Melanoma, The Color-Blind Killer

Melanoma, The Color-Blind Killer

I am fair-skinned. I have known for decades that I am especially susceptible to skin damage and disease from exposure to the sun. This has been drummed into me and I recognize that many of my fair-skinned friends are equally at risk. I grew up in Southern California and many of my childhood buddies were of northern European origin. We all baked together at Newport Beach or Zuma Beach in Malibu. Growing up in Los Angeles, I had friends of color, as well. African-Americans, Latinos, Asian, Native Americans: we all grew up together in one, big melting pot. What about them? What about their sun exposure? We all grew up under the same gold orb.

Study across race

According to a recent study in the Journal of the American Academy of Dermatology, non-Hispanic, African Americans had the lowest rates of melanoma diagnoses.1 Unfortunately they were also most likely to be diagnosed at a later stage.1 In this study, researchers found that white patients had the longest survival time, followed by Hispanic, Asian American/Native American/Pacific Islander and those of African American heritage.1 The proportion of later stage melanoma (stage ll-lV) was greater in the African American Community as well.1

Awareness and information are critical

The researchers concluded that these results suggest that “more emphasis is needed for melanoma screening and awareness in non-white populations to improve survival outcomes.”1 This seems intuitive, but I must admit that I have seen people that are not aware of the sun’s danger across all races and ethnicities. More than a few times, I have heard people discourage people of color from using sunscreen or protecting themselves. Typically, it goes something like this, “At least you don’t have to worry about getting sun burnt.” Not really a helpful comment, is it?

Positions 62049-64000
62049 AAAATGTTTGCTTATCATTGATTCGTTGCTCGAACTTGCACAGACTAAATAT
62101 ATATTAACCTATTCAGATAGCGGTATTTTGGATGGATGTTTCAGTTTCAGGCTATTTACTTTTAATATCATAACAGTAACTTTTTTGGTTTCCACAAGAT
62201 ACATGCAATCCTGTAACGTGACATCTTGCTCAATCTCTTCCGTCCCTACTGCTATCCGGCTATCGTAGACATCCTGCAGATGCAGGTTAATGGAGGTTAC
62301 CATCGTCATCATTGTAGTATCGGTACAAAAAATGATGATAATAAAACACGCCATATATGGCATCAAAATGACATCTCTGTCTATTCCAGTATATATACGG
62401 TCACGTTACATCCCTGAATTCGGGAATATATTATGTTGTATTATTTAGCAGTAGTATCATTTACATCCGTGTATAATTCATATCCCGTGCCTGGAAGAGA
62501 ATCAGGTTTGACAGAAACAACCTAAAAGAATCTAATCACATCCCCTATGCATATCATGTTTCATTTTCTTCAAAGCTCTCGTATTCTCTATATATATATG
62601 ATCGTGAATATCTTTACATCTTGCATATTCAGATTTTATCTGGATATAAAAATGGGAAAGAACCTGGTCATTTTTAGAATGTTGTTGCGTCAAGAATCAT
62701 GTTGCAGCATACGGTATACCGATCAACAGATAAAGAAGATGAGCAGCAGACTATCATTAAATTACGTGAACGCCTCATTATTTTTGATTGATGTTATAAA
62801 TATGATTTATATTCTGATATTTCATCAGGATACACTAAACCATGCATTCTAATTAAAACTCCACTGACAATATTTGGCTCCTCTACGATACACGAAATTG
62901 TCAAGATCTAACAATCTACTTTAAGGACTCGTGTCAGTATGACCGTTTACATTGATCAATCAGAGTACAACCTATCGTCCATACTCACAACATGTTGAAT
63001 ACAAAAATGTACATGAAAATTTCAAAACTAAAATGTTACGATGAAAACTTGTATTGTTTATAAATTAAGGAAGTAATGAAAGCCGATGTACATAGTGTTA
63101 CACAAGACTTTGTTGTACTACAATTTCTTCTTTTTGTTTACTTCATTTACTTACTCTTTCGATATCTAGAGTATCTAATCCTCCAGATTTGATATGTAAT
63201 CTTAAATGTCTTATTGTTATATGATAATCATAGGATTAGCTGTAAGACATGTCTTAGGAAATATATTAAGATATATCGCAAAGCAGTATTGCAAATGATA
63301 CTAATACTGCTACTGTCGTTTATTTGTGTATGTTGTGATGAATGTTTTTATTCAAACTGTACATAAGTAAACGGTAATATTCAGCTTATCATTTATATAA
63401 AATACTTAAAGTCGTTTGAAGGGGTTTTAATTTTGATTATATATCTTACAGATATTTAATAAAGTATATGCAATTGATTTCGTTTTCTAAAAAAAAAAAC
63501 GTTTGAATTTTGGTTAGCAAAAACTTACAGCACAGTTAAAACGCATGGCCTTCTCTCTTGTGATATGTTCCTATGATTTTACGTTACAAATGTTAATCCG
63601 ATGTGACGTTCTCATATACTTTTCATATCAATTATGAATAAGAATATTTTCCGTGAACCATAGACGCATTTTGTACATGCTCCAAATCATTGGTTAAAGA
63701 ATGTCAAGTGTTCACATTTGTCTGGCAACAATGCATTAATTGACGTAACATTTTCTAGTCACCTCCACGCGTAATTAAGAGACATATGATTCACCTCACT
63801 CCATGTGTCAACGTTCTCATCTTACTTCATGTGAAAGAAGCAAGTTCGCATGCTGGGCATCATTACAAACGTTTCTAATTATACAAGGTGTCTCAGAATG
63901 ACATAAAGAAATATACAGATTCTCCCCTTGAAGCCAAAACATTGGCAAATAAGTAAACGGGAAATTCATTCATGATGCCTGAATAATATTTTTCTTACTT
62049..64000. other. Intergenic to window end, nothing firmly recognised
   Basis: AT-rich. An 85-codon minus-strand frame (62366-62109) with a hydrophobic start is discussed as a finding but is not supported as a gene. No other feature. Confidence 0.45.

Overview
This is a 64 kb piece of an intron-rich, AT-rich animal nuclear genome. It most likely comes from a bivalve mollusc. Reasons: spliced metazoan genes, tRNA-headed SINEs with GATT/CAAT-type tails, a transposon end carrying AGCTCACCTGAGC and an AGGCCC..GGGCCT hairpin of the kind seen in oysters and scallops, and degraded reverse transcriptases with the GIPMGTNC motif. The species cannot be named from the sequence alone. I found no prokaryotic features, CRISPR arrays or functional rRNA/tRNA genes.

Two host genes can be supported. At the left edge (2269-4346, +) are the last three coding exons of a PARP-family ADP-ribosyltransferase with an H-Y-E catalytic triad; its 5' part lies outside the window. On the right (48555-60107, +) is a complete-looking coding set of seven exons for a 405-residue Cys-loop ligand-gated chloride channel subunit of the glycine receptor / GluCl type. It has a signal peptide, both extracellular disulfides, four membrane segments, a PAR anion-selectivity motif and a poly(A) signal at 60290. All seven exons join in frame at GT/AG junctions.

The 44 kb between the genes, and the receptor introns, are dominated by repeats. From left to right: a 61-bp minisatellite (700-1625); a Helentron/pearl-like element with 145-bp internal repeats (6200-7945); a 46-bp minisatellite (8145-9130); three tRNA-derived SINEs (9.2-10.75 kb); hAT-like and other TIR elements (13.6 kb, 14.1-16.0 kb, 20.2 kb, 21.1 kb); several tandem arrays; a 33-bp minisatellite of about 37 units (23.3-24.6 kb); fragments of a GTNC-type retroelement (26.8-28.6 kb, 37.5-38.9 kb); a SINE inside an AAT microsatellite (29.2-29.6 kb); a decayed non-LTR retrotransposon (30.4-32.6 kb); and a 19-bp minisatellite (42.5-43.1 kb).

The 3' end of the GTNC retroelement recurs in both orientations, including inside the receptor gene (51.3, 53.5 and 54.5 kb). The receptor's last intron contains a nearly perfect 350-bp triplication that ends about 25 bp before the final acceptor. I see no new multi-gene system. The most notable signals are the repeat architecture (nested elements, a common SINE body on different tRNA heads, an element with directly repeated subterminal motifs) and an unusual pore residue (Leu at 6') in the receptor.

Will this lead to behavioral changes?

Another recent study found racial disparities in the usage of sunscreen.2 The research showed that sunscreen usage is “particularly low among certain groups such as men, non-Hispanic blacks, those with less sun-sensitive skin, and those with lower incomes.”2 The researchers concluded that these demographic groups may benefit from further information about sunscreen usage and how other environmental supports (such as shade in outdoor settings) could provide additional safety from the sun.

Skin cancer and color

People of color are not exempt from melanoma and “actually more susceptible to the least common subtype of the disease, known as acral lentiginous melanoma.”3 This is the form of melanoma found on the palms of hands and soles of feet and under nails. These unexpected locations and can be easily missed or ignored. Diligence and information are critical.

Thinking broadly

Lower survival rates and less sunscreen usage among non-whites may have some correlation, but it appears that further research should be done. Rather than speculate particular causes for these differences, I would rather reach some broader conclusions. The sun’s rays are damaging to everyone, maybe not to the same degree and in the same way, but UV rays fall on everyone, just like the rain. Everyone should understand this and realize they are at risk and that their behaviors can mitigate these risks.

Sun safety for everyone

No matter who you are, protect yourself from the sun. Natural melanin may provide some protection, but it is still important to think about sun safety and get check-ups. When it comes to sun protection, ignorance is not bliss. Good information and responsible behavior can save lives. Let’s all encourage each other in this.

This article represents the opinions, thoughts, and experiences of the author; none of this content has been paid for by any advertiser. The SkinCancer.net team does not recommend or endorse any products or treatments discussed herein. Learn more about how we maintain editorial integrity here.
View References

Comments

Poll